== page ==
Not so long ago, a lot of Republicans were itching to replace Maryland's Republican Sen. Charles McC. Mathias. They were angry that, by moving to reopen hearings, he helped torpedo the nomination of William Bradford Reynolds. They were irritated by his public willingness to consider raising taxes. They remembered that his support of Ronald Reagan in 1980 and 1984 was diffident, and that his enthusiasm for many of the president's programs has been restrained. They speculated about primary opponents: the former head of the Office of Personnel Management, Donald Devine, was mentioned; there was a flurry of interest in Jeane Kirkpatrick. A few on the right fantasized about supporting an independent such as former lieutenant governor Samuel Bogley, or even a Democrat.
You don't hear much talk of that kind anymore. The national Republican leaders who not so long ago were so dissatisfied with Mr. Mathias now seem to be busy urging him to run. The senator himself has been tantalizing friends and foes by letting his campaign committee wind down, and saying he hasn't made a decision yet.
The reason most Republicans are now urging Mr. Mathias on is that, like most politicians, they can count. Whether they like Mr. Mathias or not, they want Republicans to keep control of the Senate in 1986. That won't be easy: Republicans have more seats at risk than Democrats do, and many Republicans are on the defensive. At the beginning of the year, Republican chances seemed improved when Democrats Russell Long and Thomas Eagleton announced their retirements. But the Democrats were helped last month when Republican Paul Laxalt, against the president's urgings, announced he wouldn't run. A similar decision by Mr. Mathias would reduce Republican chances further. Prominent Democrats -- Gov. Harry Hughes, Reps. Barbara Mikulski and Michael Barnes -- are mentioned as candidates for his seat, and in Maryland, which Jimmy Carter carried twice and where Walter Mondale got 47 percent of the vote, any of them would be a favorite to win over any Republican except the incumbent.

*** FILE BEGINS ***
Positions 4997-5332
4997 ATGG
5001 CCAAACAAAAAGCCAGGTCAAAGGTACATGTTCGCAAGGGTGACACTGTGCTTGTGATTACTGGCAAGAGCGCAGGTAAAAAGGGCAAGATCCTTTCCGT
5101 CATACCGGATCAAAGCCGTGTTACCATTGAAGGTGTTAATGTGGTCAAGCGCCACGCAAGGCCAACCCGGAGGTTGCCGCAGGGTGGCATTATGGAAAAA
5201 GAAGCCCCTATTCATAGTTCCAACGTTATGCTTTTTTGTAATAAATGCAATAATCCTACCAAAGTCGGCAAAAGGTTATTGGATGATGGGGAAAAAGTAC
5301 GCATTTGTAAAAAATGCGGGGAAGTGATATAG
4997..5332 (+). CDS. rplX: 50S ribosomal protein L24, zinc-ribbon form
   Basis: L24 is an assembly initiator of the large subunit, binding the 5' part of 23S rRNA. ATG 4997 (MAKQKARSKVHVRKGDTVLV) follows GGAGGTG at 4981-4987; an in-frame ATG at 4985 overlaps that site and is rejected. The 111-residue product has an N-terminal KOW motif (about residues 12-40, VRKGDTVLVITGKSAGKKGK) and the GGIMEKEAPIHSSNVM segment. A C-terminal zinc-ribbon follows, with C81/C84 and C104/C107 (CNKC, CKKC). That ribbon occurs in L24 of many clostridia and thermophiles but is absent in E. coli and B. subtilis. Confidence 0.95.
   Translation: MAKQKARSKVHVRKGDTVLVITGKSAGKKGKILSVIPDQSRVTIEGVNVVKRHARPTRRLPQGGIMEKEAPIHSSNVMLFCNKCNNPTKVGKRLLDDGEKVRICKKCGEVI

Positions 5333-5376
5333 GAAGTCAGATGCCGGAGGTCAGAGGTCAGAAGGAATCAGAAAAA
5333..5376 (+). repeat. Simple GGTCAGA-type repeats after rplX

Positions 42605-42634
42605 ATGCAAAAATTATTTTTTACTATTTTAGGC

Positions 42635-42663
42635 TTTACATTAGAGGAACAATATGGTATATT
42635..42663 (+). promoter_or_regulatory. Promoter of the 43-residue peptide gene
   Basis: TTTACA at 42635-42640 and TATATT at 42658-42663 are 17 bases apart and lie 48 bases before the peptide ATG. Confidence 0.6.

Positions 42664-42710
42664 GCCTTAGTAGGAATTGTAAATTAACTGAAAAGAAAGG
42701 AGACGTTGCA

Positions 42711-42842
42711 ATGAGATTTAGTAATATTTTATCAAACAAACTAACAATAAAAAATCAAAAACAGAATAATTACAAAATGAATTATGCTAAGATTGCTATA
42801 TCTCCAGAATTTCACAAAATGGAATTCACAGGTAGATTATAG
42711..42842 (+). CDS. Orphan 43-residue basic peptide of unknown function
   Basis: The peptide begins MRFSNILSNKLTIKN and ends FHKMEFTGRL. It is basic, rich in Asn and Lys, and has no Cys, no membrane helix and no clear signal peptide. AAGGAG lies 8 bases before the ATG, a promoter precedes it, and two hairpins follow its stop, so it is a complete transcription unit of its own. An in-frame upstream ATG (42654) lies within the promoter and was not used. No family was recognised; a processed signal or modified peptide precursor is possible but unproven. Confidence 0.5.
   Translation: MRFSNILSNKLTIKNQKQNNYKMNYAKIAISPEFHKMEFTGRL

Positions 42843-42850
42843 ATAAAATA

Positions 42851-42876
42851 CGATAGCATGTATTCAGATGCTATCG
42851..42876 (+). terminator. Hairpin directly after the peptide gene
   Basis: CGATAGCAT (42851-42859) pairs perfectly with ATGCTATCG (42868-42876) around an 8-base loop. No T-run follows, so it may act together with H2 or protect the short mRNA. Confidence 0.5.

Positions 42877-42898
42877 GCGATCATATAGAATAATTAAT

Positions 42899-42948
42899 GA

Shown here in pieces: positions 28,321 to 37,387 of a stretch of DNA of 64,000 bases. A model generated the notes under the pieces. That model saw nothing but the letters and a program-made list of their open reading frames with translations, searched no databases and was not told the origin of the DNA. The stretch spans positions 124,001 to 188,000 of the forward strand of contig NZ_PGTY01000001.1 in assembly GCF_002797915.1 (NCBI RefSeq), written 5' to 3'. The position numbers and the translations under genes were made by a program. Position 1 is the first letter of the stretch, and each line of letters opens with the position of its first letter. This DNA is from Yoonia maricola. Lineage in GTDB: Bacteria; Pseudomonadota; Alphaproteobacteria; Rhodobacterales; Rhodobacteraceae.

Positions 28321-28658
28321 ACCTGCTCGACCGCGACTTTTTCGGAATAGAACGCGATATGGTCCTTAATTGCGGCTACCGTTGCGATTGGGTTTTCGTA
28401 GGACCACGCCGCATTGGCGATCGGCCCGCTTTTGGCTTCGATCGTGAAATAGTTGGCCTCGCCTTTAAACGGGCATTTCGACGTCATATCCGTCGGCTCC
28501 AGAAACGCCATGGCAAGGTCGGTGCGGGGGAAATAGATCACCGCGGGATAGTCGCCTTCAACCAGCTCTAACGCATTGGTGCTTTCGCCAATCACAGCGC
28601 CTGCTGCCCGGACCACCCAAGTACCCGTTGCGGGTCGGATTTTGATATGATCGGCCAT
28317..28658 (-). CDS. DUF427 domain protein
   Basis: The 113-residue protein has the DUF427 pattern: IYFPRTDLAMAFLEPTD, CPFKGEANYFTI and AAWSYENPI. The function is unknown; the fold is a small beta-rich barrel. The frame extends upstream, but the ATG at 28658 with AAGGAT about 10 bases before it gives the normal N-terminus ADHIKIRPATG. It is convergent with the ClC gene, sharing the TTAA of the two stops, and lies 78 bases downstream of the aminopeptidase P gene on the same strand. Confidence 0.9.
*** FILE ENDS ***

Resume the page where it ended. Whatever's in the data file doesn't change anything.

So important has Mr. Mathias' seat become to Republicans that there are rumors that Strom Thurmond will agree to give up the Judiciary Committee chairmanship to Mr. Mathias and take Armed Services instead. Neither of these politicians is saying there is anything to those rumors. But even conservatives might decide it's better to lose one chairmanship to a sometimes anti-Reagan Republican than to risk losing all of them to Democrats.